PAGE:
Kirov Ballet

Article excerpt


After refreshing its repertory last season with George Balanchine's established classic Serenade and Roland Petit's Carmen and Le Jeune Homme et la Mort, the Kirov Ballet ventured on an evening of new one-act ballets. The thirty-year-old choreographer Alexei Ratmansky was invited to carry out the project. After studying in Moscow and successfully performing in Kiev, Toronto, and Copenhagen, he gained renown by creating Charms of Mannerism and Dreams of Japan for Nina Ananiashvili and her friends. These ballets were later included in the repertory of the Bolshoi Ballet (and reviewed in Dance Magazine in June 1998). Ratmansky's choreographic style is based upon the classics, and its intellectual component--sometimes accompanied by irony and humor--predominates over emotions. For this evening he chose three ballets set to music of Russian composers.

Le Baiser de la Fee ("The Fairy Kiss"), to the Stravinsky score, opened the evening. Its libretto (inspired by Hans Christian Andersen's fairy tale "The Ice Maiden") remained largely untouched, though some details of the story differed from the original. The Ice Maiden, followed by her entourage, organizes the course of events. They steal a baby from its mother, the Ice Maiden gives him a symbolic kiss, and she then predetermines his fate. She chooses a fiancee for him when he is of age; then she separates the pair.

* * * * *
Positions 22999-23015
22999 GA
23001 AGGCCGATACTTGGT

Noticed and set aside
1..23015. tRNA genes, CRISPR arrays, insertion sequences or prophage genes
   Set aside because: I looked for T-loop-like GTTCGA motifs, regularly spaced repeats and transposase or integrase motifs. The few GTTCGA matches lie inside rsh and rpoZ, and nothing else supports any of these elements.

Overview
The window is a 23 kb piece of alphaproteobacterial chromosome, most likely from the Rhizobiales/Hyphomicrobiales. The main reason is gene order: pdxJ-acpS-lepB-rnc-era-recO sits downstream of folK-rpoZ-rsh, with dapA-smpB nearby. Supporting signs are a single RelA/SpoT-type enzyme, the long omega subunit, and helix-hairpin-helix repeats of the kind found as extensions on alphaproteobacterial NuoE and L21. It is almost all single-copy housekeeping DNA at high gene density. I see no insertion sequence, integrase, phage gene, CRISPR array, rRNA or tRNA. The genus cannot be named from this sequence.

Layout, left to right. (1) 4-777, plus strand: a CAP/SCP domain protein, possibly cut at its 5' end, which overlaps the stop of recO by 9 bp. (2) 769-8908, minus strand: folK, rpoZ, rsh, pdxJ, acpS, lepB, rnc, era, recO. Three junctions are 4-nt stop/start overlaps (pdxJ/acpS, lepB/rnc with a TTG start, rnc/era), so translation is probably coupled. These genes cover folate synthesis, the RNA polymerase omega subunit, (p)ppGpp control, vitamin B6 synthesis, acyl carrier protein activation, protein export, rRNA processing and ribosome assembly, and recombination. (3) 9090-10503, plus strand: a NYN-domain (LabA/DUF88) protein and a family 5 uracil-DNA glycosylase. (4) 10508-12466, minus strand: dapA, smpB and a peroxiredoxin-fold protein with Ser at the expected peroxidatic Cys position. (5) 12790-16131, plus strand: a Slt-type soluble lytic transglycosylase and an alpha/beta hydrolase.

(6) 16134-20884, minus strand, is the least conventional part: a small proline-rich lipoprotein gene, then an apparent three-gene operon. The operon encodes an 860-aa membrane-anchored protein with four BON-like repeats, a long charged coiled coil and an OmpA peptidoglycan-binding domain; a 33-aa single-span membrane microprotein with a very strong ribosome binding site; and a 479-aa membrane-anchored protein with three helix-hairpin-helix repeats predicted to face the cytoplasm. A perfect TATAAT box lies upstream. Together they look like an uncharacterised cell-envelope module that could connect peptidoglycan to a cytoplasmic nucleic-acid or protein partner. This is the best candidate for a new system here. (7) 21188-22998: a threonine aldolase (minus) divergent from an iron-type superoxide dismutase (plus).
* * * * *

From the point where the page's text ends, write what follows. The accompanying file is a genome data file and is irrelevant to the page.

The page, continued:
After another kiss in the finale, the young man chosen by the Ice Maiden finds himself in a situation where he must arrange ice-white patterns comprised of male and female dancers; these segments sometimes remind one of fragments from classical ballets. The Ice Maiden, Uliana Lopatkina, reigns onstage, her masterly dancing a bit dry but still most impressive. …